Gridserve has begun construction on the UK’s first EV ‘electric forecourt’, which is claimed to be the most advanced charging facility in the UK and is able to charge 24 EVs at once.
Located near Braintree in Essex, the forecourt’s charge points can deliver up to 350kW of charging power, enabling people to charge vehicles for 20-30 minutes initially, and much faster in the future as battery technologies mature.
The forecourt will be powered by solar energy and battery storage projects.
Similar to motorway service stations, there will be facilities including a coffee shop and supermarket on the site, and there will be an EV ‘education centre’, which will offer insight and information about the technology.
As part of its £1bn programme, Gridserve is developing more than 100 electric forecourt sites on busy routes and near powerful grid connections close to towns, cities and major transport hubs.
James Cleverly, MP for Braintree, said: ‘Our government is committed to increasing the take-up of electric vehicles, to clean our air and enable us to achieve net zero carbon emissions by 2050.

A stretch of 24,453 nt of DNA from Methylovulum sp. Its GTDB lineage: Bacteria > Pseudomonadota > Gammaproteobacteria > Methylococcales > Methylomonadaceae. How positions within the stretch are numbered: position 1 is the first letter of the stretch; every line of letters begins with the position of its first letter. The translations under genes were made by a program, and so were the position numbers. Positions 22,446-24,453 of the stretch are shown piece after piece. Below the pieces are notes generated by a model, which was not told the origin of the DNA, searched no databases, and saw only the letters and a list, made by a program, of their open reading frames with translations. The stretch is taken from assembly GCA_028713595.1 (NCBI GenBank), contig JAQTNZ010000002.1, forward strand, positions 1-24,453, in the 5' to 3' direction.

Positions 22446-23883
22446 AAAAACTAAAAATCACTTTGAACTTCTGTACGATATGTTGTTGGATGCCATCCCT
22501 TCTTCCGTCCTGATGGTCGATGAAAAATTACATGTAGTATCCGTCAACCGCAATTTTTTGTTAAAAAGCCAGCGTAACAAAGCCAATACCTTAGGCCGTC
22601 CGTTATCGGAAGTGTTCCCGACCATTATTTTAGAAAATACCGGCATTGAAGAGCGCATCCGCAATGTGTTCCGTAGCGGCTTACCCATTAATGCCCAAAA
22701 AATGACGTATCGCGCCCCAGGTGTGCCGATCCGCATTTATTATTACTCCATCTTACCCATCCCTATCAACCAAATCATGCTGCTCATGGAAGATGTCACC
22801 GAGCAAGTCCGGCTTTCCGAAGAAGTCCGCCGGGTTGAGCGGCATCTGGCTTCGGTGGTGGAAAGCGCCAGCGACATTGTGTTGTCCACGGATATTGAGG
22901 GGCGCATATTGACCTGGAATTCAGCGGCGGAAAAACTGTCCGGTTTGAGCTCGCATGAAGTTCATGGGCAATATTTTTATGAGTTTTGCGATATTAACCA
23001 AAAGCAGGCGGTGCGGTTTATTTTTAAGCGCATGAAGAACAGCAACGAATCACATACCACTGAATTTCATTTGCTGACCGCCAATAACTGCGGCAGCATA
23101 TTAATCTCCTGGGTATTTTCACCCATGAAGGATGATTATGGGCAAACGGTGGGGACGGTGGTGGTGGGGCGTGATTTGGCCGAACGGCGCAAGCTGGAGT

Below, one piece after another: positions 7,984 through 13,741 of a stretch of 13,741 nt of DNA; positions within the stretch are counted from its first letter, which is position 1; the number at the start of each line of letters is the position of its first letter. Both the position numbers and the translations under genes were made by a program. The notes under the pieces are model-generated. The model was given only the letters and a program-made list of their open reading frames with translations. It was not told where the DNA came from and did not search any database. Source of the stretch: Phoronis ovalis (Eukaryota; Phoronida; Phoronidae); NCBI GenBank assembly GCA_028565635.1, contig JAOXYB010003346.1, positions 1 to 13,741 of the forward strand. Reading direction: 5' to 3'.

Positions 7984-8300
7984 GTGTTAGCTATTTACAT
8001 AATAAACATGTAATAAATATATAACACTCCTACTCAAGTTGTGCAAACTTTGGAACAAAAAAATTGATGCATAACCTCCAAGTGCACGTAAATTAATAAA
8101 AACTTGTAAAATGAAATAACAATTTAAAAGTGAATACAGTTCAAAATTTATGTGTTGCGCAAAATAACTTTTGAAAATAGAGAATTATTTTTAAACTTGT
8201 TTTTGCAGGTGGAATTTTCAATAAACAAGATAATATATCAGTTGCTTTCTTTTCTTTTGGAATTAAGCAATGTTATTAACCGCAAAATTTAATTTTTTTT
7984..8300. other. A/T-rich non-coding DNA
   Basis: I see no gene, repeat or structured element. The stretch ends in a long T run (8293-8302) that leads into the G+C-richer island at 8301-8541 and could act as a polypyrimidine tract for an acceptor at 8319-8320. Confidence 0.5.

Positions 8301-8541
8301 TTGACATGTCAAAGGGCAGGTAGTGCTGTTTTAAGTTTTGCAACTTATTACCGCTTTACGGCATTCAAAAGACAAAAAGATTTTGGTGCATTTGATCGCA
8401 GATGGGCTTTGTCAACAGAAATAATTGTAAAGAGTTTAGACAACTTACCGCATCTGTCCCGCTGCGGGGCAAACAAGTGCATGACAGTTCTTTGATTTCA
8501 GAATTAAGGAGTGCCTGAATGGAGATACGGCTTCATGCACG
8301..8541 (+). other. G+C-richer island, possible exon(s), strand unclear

‘Gridserve’s electric forecourt, close to Braintree, is pioneering the world-class charging infrastructure that we need to support our policies and will inspire people in towns and cities throughout the country to have the confidence to make the move to sustainable transport”.
Toddington Harper, CEO and founder of GRIDSERVE, added: ‘We’ve designed our electric forecourts entirely around the needs of electric vehicle drivers, updating the petrol station model for a net-zero carbon future.
‘Many more people want to buy electric vehicles but are worried about how to charge them. We will help solve that challenge and deliver the confidence needed to make the switch to electric transport.
‘This will be the most advanced charging facility in the UK, and possibly the world. Drivers will be able to turn up and charge their vehicle at the fastest rate each vehicle can support, using 100% renenewable energy, and with the best possible charging experience.’